Tuesday, December 9, 2014

Sound More Fluent in Japanese ~sentence ending particles part.2~

In my previous post, I explained about a sentence ending particle .

(1) 今日は、寒いです (今日は、寒い)。
(2) 今日は、寒いですね (今日は、寒い)。

It doesn't change the whole meaning of the sentence, but it change how it sounds. In this case, the sentence with sounds much more friendly. brings us closer together!

Oh, I forgot to say that can be used by itself!!

/kyou no tesuto muzukashikatta ne/
Today's test was hard, wasn't it?

/nee. san-ban no kotae nani ni natta?/
Yeah. What was the answer to question no.3?

It's used mainly among women. Maybe because women have better empathy than men? I guess so. In another case, is used by itself to ask for someone's agreement. Here's an example. 3 girls are talking.

A: 私(わたし)最近(さいきん)太(ふと)っちゃって・・・
/watashi saikin futochatte/
I got fat recently..

B: え・・・全然(ぜんぜん)そんなことないよ!ね?
/eh... sonna koto naiyo. ne?/
Well.. I don't think so, do you?

C: う、うん!
/u, un/
Um.. me neither!

I often hear girls say "I'm fat" even if she's in a good shape. And the other girls 99% reply "no, you aren't." But no matter how fat actually she is, the other girl would say "no, you aren't". Right? ね?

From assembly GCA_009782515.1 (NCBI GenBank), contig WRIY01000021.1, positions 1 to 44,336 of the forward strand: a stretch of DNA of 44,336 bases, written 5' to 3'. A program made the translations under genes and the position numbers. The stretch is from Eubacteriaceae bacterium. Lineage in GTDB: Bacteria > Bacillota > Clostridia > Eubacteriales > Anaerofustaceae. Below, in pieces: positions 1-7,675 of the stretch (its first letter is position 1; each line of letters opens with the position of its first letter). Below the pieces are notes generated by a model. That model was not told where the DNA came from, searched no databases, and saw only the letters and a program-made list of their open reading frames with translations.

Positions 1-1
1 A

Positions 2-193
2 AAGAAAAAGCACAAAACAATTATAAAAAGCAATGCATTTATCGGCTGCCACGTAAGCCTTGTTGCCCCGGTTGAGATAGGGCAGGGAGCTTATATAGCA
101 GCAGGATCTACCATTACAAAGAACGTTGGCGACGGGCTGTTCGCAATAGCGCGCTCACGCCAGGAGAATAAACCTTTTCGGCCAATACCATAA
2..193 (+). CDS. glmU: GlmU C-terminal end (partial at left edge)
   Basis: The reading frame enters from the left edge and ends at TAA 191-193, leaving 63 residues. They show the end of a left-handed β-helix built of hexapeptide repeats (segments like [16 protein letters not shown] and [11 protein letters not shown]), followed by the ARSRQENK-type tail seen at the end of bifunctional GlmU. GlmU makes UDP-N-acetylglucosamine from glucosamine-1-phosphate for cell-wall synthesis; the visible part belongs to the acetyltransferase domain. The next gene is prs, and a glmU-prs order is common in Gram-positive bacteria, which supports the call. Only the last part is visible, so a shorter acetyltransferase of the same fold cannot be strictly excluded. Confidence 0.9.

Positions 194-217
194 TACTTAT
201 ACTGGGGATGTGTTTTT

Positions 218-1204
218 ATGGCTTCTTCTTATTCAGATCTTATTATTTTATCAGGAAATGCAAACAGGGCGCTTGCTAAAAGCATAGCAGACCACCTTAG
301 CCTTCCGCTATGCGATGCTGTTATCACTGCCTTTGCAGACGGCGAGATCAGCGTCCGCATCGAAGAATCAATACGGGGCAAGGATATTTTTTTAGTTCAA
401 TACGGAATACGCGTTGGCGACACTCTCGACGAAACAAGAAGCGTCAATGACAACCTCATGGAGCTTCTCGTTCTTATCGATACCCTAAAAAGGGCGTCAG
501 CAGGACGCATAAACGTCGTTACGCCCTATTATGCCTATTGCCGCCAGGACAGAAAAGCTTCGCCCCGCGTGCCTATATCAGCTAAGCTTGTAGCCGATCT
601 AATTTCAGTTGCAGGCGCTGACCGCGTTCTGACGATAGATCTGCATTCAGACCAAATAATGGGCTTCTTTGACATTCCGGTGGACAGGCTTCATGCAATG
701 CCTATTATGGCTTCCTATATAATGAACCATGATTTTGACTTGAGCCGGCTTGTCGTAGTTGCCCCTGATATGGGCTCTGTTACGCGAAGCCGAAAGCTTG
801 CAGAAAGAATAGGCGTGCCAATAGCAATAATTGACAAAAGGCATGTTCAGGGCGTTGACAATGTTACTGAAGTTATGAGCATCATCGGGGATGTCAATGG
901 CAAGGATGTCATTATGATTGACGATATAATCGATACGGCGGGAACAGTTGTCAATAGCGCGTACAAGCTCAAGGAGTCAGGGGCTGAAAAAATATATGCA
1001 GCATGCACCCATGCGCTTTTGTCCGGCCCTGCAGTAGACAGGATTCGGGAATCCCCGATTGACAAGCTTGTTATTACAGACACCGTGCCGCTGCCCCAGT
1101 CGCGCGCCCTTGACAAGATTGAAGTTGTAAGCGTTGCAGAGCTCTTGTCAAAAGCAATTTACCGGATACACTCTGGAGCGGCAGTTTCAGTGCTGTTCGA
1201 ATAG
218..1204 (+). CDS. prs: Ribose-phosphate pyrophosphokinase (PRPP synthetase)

Anyway, let's see other sentence ending particles.
(3) 今日は、寒いです(今日は、寒い)。

In contrast to the function of , indicates that the information (今日は寒い) is new to the listener. Or, you want to give advice to him.

/shoujiki ni itta houga ii/
It'd be better to say honestly.

/shoujiki ni itta houga ii yo/
You should say honestly.

It also makes the sentence sound soft.
By the way, have you heard "ダメよ~ダメダメ" which is selected as one of the top buzzwords this year in Japan? This ダメよ consists of ダメ /dame/ (not good) + . "That's no-no", in English.

(4) 今日は、寒いです   Is it cold today?
I guess I don't have to explain this sentence ending particle.

I've said several times before, です is just attached to the sentence so as to make it polite. So we usually speak without it when we talk with friends or family members.

(5) 今日は、寒い
sounds a bit strange to me. It's not wrong, but it sounds a little bluntly. Or, it might indicate that the speaker disagree about the idea (今日は寒い). Do you think it's cold today? (Though I don't think so)

It's also used when the speaker found the fact or confirmed something.
And in this case, he speaks to himself.
/sokka, ashita wa ame ka/
Oh I see. It will rain tomorrow.

Then, how do we say "is it cold?" in casual term? Well, we'd simply ask, 寒い?
By the way, in my regional dialect, people say 寒いけ? instead of 寒い?XD

That's all for today! Try using some sentence ending particles when you talk to your Japanese friend! Your Japanese certainly sounds more fluent! :D

Thank you for reading -★

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